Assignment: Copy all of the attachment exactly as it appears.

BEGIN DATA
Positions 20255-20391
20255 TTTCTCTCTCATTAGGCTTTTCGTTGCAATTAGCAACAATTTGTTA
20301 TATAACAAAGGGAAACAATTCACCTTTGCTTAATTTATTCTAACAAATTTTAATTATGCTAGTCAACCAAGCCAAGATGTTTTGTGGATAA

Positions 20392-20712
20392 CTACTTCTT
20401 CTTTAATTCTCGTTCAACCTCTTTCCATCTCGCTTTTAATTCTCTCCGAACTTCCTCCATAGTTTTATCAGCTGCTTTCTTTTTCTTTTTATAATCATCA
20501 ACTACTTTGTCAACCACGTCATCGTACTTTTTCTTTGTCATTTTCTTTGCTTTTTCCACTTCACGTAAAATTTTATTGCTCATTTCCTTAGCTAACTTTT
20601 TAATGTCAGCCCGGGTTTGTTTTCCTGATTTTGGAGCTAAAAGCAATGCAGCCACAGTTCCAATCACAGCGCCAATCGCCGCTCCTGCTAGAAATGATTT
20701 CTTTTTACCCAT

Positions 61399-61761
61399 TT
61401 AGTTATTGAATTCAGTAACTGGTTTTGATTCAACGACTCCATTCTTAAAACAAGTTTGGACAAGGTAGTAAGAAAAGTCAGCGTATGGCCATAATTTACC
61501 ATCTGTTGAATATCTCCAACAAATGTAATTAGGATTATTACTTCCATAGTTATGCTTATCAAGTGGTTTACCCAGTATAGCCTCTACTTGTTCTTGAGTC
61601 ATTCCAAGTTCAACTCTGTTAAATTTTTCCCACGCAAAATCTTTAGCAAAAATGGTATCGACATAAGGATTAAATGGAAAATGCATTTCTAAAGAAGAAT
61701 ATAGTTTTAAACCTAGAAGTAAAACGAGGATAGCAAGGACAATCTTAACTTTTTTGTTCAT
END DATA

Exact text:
Positions 20255-20391
20255 TTTCTCTCTCATTAGGCTTTTCGTTGCAATTAGCAACAATTTGTTA
20301 TATAACAAAGGGAAACAATTCACCTTTGCTTAATTTATTCTAACAAATTTTAATTATGCTAGTCAACCAAGCCAAGATGTTTTGTGGATAA

Positions 20392-20712
20392 CTACTTCTT
20401 CTTTAATTCTCGTTCAACCTCTTTCCATCTCGCTTTTAATTCTCTCCGAACTTCCTCCATAGTTTTATCAGCTGCTTTCTTTTTCTTTTTATAATCATCA
20501 ACTACTTTGTCAACCACGTCATCGTACTTTTTCTTTGTCATTTTCTTTGCTTTTTCCACTTCACGTAAAATTTTATTGCTCATTTCCTTAGCTAACTTTT
20601 TAATGTCAGCCCGGGTTTGTTTTCCTGATTTTGGAGCTAAAAGCAATGCAGCCACAGTTCCAATCACAGCGCCAATCGCCGCTCCTGCTAGAAATGATTT
20701 CTTTTTACCCAT

Positions 61399-61761
61399 TT
61401 AGTTATTGAATTCAGTAACTGGTTTTGATTCAACGACTCCATTCTTAAAACAAGTTTGGACAAGGTAGTAAGAAAAGTCAGCGTATGGCCATAATTTACC
61501 ATCTGTTGAATATCTCCAACAAATGTAATTAGGATTATTACTTCCATAGTTATGCTTATCAAGTGGTTTACCCAGTATAGCCTCTACTTGTTCTTGAGTC
61601 ATTCCAAGTTCAACTCTGTTAAATTTTTCCCACGCAAAATCTTTAGCAAAAATGGTATCGACATAAGGATTAAATGGAAAATGCATTTCTAAAGAAGAAT
61701 ATAGTTTTAAACCTAGAAGTAAAACGAGGATAGCAAGGACAATCTTAACTTTTTTGTTCAT